In the end it was being starved of boundaries which did the Warriors in, as beyond Andrew Gordon being dropped twice off Qureshi, St Pat's were cleaner and more clinical in the field and bowled tighter lines.
Blake Weymouth and Gordon battled towards the total of 144, reaching 3-80 in 14th over after coming together at 3-21 in the fourth, before a change of pace from Ben Mitchell's first ball dismissed Weymouth for 26.
The first ball of Mitchell's second over dismissed Gordon, and with him any chance of a City fightback with the score at 4-88 with less than four overs to go.
He would take another - again off the first ball of the over to clean-bowl Morrish, to finish with 3-16 from three - and despite City throwing everything they could at the 44 runs required off the last 12 rocks, it was fitting Broes was thrown the ball for the final over.
Nine came off that final over as Broes helped complete a run-out on the final delivery as the Warriors fell short at 7-120.
St Pat's skipper Ryan said he was "very stoked" with the win.
"It's been a long haul [to an end-of-season win] but we're very happy," he said.
"It's massive, like I said we haven't won anything before, to come in with an unknown quality and a young side being nearly unable to clear the rope I think running hard and playing smart got us over the line, it was huge."
Ryan said he didn't know his side had the result until the final over.
"City played very well with bat and ball and we were lucky, the toss might have been the difference being able to get the runs first," he said.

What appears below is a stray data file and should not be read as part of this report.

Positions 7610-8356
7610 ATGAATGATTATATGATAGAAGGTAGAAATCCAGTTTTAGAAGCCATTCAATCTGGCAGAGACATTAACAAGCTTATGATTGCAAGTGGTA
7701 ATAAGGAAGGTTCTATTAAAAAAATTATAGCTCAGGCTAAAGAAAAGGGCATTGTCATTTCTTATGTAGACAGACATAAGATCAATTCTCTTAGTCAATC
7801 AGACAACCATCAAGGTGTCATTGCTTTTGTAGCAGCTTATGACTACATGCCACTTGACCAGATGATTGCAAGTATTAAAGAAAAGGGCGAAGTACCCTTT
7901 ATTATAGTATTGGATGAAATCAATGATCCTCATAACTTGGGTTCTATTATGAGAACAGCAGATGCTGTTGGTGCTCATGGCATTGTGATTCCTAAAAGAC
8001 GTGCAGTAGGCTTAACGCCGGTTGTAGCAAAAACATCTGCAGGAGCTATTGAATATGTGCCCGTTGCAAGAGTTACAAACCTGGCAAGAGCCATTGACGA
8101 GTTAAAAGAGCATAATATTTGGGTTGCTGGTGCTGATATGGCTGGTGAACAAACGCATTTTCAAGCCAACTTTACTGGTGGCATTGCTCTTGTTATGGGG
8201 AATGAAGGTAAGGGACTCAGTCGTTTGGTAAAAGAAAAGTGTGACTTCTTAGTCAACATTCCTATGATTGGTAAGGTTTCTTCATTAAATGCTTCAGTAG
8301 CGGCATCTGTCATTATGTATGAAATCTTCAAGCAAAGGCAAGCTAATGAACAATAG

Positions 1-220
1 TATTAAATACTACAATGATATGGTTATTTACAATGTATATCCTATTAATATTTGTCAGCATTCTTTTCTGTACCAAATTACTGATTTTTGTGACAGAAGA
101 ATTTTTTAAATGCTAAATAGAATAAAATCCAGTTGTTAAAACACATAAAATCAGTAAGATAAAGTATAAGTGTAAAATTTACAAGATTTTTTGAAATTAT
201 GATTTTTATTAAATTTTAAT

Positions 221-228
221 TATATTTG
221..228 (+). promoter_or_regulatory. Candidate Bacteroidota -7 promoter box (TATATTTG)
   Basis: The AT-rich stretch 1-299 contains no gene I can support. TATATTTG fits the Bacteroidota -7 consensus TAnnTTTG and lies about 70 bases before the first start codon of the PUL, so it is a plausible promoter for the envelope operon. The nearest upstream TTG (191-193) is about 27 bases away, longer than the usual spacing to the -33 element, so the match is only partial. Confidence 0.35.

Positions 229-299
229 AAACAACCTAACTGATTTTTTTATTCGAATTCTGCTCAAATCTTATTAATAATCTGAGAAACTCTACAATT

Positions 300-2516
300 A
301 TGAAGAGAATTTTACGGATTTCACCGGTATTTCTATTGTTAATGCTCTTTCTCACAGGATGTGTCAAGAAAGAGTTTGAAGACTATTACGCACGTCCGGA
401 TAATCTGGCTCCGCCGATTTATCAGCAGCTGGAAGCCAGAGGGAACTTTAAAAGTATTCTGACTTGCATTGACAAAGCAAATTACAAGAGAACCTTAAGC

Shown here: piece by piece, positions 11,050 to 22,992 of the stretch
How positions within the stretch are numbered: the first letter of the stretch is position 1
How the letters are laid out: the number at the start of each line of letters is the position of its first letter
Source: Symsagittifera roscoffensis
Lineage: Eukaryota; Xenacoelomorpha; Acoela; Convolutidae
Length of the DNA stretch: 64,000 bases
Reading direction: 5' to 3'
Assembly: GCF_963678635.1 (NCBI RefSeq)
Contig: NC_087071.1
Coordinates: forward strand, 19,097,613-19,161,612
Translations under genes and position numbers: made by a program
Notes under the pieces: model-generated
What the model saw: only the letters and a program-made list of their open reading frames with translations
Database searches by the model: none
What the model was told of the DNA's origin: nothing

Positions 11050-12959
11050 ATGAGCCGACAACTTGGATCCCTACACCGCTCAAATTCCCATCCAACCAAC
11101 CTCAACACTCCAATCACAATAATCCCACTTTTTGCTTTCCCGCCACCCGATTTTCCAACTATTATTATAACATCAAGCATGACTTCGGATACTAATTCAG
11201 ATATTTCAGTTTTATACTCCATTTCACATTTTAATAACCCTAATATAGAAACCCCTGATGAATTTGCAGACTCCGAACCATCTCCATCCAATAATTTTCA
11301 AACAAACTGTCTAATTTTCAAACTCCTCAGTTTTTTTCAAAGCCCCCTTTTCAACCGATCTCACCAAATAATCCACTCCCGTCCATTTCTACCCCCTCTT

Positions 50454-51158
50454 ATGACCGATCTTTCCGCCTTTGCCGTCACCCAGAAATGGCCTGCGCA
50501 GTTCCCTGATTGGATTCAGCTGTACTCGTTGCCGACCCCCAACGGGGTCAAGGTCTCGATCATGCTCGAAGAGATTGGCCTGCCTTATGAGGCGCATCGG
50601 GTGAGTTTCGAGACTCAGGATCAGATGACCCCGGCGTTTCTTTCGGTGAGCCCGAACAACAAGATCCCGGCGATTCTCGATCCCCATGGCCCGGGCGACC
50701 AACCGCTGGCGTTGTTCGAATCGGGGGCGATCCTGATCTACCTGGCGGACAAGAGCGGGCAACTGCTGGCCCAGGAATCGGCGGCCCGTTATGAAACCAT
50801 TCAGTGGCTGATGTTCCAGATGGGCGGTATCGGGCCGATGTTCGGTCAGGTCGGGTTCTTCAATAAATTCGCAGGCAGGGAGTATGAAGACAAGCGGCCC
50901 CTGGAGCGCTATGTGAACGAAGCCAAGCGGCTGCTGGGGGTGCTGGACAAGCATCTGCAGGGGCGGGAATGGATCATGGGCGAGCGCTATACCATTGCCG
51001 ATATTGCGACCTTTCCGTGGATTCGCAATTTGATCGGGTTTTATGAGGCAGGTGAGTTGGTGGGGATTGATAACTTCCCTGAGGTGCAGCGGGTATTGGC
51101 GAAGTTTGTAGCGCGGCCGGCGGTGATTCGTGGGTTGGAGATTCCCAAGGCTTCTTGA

I'm really proud of the boys, they fought hard all year to get us here.Orange City captain Ed Morrish
As for Broes, who picked up the player of the match and also the Carl Sharpe medal for player of the tournament, Ryan said he was amazed by his knock and was impressed with his ability to grind out the middle overs and apply the afterburners in the final stanza.
"It's just second nature now but I am surprised because every game he continues to improve, be it with bat or ball," he said.
"We were trying to keep wickets in the shed and keep the runs coming [in the middle overs] and not trying to hit boundaries but build a platform."
Ryan ranked Broes' knock as "right up there", saying to hit a score like that in a final was a massive effort for a teenager who deals with swirling headlines following prolific form with bat and ball.
"He takes all the pressure… to do all that was amazing."
Another of City's young guns Singh also impressed Ryan with his magical second over.
"It was just unreal, we were a bit flustered and nervy at the start but he came in and bowled really well and hit the stumps which was great," he said.
His opposite number Ed Morrish said he was "a bit dejected" after the loss but said he was still proud of his playing group.
"When we bowled I reckon we let them get 15 or 20 too many at the end there and through the middle overs they were able to tie us down and limit our ability to score," he said.
"I'm really proud of the boys, they fought hard all year to get us here."